My Family Hasn’t Turned Out Like I Thought it Would

Family life: Before my husband and I had  children, we had an idea of what it would look like. To a large extent, our ideals were a combination of many of the positives from our childhood experiences married with our own personal values.

Many of the things I hoped for have come to be but more than that: it’s surprising to see how family life is its own entity, and has grown around me, and in many ways in spite of me and my notorious long term planning addiction.

Let me back track a bit; I need to talk pets for minute. I didn’t want a pet for our family. It’s not that I don’t like pets (I do!) but our family moves a lot so we are limited in what sort of pets we can have.  Plus, I figure: I’m flat out trying to look after 4 kids so don’t need another thing to look after! Right?

Well, my daughter desperately wanted a bird for her 7th birthday. I noticed my daughter’s desire for a bird was matched with a general interest in birds. You know when you can tell when your child is really interested in something, rather than it being a passing phase? (Probably a bit like how astronomy was to my husband when he was a child.) This interest in birds was not something we particularly fostered or encouraged, it just happened.

Still, I felt reluctant to have a pet bird, but after thinking about it, and acknowledging my daughter’s responsible behaviour when it comes to looking after her property, my husband and I decided to give her a cockatiel pet bird. Here he is:

White and Yellow cockatiel pet bird

Do you know what she named it? Aprie Apricot Tizzy-Wing Burstow. We take names very seriously in this house! HA! We call him Tizzy for short. Along with Tizzy, we gave our daughter the Field Guide to the Birds of Australia by Ken Simpson and Nicolas Day to encourage her general interest in birds.

Field Guide to the Birds of Australia by Ken Simpson and Nicolas Day

Tizzy has been in our lives for over a year now and we all LOVE him! Not only do we love having him as part of our family, my daughter’s passion for birds is developing, and rubbing off on the rest of us!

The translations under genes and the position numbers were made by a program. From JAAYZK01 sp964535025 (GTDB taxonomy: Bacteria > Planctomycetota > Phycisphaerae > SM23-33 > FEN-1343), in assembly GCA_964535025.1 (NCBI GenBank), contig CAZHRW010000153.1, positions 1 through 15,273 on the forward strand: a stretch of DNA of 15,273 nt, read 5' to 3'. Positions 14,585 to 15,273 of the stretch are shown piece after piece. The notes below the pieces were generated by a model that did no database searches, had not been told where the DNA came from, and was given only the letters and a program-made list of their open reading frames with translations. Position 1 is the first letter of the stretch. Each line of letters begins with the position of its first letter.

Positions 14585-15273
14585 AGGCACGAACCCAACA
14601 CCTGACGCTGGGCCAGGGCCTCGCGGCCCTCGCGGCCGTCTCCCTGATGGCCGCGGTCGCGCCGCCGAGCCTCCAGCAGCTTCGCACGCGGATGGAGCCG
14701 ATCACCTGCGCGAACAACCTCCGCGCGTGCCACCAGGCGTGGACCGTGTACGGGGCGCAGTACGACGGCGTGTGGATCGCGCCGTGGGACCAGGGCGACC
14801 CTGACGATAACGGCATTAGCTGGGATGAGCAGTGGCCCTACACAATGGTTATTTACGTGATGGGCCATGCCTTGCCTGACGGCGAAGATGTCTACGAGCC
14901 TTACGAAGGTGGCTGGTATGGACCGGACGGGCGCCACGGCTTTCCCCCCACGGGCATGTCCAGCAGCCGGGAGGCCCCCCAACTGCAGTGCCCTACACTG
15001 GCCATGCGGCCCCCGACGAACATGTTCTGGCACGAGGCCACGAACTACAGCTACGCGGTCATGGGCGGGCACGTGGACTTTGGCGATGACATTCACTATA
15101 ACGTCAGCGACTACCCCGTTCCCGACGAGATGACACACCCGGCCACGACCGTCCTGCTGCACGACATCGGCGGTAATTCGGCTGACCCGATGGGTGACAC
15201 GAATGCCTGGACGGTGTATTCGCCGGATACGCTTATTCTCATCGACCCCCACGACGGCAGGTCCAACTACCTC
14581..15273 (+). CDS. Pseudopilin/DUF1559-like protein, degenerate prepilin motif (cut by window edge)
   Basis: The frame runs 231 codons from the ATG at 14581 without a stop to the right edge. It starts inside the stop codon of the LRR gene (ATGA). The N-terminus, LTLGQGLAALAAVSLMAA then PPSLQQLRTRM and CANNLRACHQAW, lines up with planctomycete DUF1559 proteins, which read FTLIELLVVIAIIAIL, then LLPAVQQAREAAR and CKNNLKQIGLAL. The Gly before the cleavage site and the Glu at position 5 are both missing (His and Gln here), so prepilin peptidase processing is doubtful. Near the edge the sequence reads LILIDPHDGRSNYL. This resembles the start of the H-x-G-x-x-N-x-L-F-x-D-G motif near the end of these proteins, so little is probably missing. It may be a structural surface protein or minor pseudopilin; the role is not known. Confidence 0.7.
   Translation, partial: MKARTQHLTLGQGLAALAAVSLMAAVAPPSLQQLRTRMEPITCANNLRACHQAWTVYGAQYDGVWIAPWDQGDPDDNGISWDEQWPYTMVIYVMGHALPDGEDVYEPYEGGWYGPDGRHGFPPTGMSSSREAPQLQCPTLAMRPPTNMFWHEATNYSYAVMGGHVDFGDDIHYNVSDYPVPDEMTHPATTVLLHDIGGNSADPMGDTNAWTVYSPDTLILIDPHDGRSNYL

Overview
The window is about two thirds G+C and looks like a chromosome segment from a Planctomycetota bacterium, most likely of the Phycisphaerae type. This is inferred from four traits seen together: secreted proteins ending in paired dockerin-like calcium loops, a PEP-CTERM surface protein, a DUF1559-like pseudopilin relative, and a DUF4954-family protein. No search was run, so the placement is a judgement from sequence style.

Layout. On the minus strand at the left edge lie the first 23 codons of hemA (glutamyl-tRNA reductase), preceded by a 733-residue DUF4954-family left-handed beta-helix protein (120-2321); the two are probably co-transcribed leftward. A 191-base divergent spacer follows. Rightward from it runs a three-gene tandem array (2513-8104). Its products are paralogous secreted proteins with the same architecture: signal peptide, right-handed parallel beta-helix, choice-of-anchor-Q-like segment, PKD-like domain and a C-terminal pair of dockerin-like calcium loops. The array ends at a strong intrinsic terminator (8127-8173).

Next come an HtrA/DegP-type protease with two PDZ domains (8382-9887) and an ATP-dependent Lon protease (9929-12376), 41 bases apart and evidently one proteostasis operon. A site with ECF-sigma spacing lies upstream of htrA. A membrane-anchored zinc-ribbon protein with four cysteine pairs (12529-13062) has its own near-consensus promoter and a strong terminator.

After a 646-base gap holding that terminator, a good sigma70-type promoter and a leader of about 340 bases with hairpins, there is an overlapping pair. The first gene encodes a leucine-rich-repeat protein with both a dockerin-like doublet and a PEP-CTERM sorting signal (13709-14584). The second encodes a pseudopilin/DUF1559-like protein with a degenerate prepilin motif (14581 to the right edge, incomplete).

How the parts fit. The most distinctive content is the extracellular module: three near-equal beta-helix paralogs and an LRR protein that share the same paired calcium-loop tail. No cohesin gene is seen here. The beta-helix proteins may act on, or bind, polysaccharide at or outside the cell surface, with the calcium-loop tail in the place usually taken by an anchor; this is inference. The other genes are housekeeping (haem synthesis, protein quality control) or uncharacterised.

That’s a bit of history, now let me tell you about this weekend.  We went for a spontaneous camping trip to Jimna, in the Sunshine Coast Hinterlands. It’s a gorgeous spot!

Jimna, Queensland, Australia

It’s the first time we have been camping for only a weekend.  It was a bit of work but certainly worthwhile; I feel like we have been gone for much longer than just one night.

Camping at Jimna, Queensland

My daughter, as usual, packed her bird book with her other things. I didn’t remind, or ask her to; she often brings it with her when we are out and about.

I love wildlife in general but I wouldn’t say I’m particularly interested in birds so it’s facinating to see my daughter develop her own interests. It’s also interesting to see our entire family embrace my daughter’s love for birds. Birds are now something we all look for, identify and talk about.

Birdwatching at Jimna -- Field Guide to Australian Birds -- Simpson and Day

Jimna is full of wild life, including many varieties of birds.  Below are two of the varities I captured on film.

On the drive home from our camping trip, I was thinking about birds, and how our famiy have turned into birdwatchers of sorts.  I turned and looked at my husband behind the wheel and said, “It’s amazing how our family has evolved, isn’t it?”

It has done just that: evolved, changed, moved, grown.

I didn’t expect us to be the spontaneous type, but here we are, just home from a weekend camping trip we decided on just a few days ago.

I didn’t expect us to love the outdoors quite so much, but it’s where we all are the most relaxed.

I didn’t expect us to be quite so adventurous as a family but our kids embrace everything we do and our recent road trip confirmed to us how much we love travel and experiences.

I didn’t expect that I would be so confident to do many thing on my own with the kids, but necessity has forced me to be this way.

I certainly did not expect us to be the family who quotes star wars in conversations.

I think it’s important to have goals and values for family life, but I have also seen the value of being open to whatever may be. None of the above was planned, it just happened from parenting in the moments.